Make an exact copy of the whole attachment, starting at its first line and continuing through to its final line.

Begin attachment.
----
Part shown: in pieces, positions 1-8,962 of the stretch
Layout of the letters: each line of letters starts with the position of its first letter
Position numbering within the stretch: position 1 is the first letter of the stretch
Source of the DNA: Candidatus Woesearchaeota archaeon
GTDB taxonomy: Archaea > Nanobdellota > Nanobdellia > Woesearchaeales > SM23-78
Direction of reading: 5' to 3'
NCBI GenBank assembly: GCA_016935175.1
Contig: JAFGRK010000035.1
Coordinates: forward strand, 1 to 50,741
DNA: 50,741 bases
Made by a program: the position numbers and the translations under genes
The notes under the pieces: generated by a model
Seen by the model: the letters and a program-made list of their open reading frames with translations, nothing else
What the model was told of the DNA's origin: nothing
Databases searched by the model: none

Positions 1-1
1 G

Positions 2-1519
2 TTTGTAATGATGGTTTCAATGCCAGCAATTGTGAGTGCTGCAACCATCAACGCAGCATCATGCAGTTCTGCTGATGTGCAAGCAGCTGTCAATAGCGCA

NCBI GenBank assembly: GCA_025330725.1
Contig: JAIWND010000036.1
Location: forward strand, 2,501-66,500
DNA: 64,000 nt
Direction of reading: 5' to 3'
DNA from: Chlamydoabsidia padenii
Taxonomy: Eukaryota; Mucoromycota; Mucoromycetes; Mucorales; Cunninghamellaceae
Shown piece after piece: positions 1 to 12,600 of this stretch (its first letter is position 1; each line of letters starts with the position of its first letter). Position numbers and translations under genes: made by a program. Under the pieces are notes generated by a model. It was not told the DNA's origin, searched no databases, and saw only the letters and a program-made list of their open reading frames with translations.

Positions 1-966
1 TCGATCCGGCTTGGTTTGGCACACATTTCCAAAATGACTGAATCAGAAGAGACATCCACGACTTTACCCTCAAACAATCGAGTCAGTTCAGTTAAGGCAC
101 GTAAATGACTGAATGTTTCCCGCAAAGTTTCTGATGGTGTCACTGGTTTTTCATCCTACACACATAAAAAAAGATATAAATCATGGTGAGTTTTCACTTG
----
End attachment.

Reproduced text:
Part shown: in pieces, positions 1-8,962 of the stretch
Layout of the letters: each line of letters starts with the position of its first letter
Position numbering within the stretch: position 1 is the first letter of the stretch
Source of the DNA: Candidatus Woesearchaeota archaeon
GTDB taxonomy: Archaea > Nanobdellota > Nanobdellia > Woesearchaeales > SM23-78
Direction of reading: 5' to 3'
NCBI GenBank assembly: GCA_016935175.1
Contig: JAFGRK010000035.1
Coordinates: forward strand, 1 to 50,741
DNA: 50,741 bases
Made by a program: the position numbers and the translations under genes
The notes under the pieces: generated by a model
Seen by the model: the letters and a program-made list of their open reading frames with translations, nothing else
What the model was told of the DNA's origin: nothing
Databases searched by the model: none

Positions 1-1
1 G

Positions 2-1519
2 TTTGTAATGATGGTTTCAATGCCAGCAATTGTGAGTGCTGCAACCATCAACGCAGCATCATGCAGTTCTGCTGATGTGCAAGCAGCTGTCAATAGCGCA

NCBI GenBank assembly: GCA_025330725.1
Contig: JAIWND010000036.1
Location: forward strand, 2,501-66,500
DNA: 64,000 nt
Direction of reading: 5' to 3'
DNA from: Chlamydoabsidia padenii
Taxonomy: Eukaryota; Mucoromycota; Mucoromycetes; Mucorales; Cunninghamellaceae
Shown piece after piece: positions 1 to 12,600 of this stretch (its first letter is position 1; each line of letters starts with the position of its first letter). Position numbers and translations under genes: made by a program. Under the pieces are notes generated by a model. It was not told the DNA's origin, searched no databases, and saw only the letters and a program-made list of their open reading frames with translations.

Positions 1-966
1 TCGATCCGGCTTGGTTTGGCACACATTTCCAAAATGACTGAATCAGAAGAGACATCCACGACTTTACCCTCAAACAATCGAGTCAGTTCAGTTAAGGCAC
101 GTAAATGACTGAATGTTTCCCGCAAAGTTTCTGATGGTGTCACTGGTTTTTCATCCTACACACATAAAAAAAGATATAAATCATGGTGAGTTTTCACTTG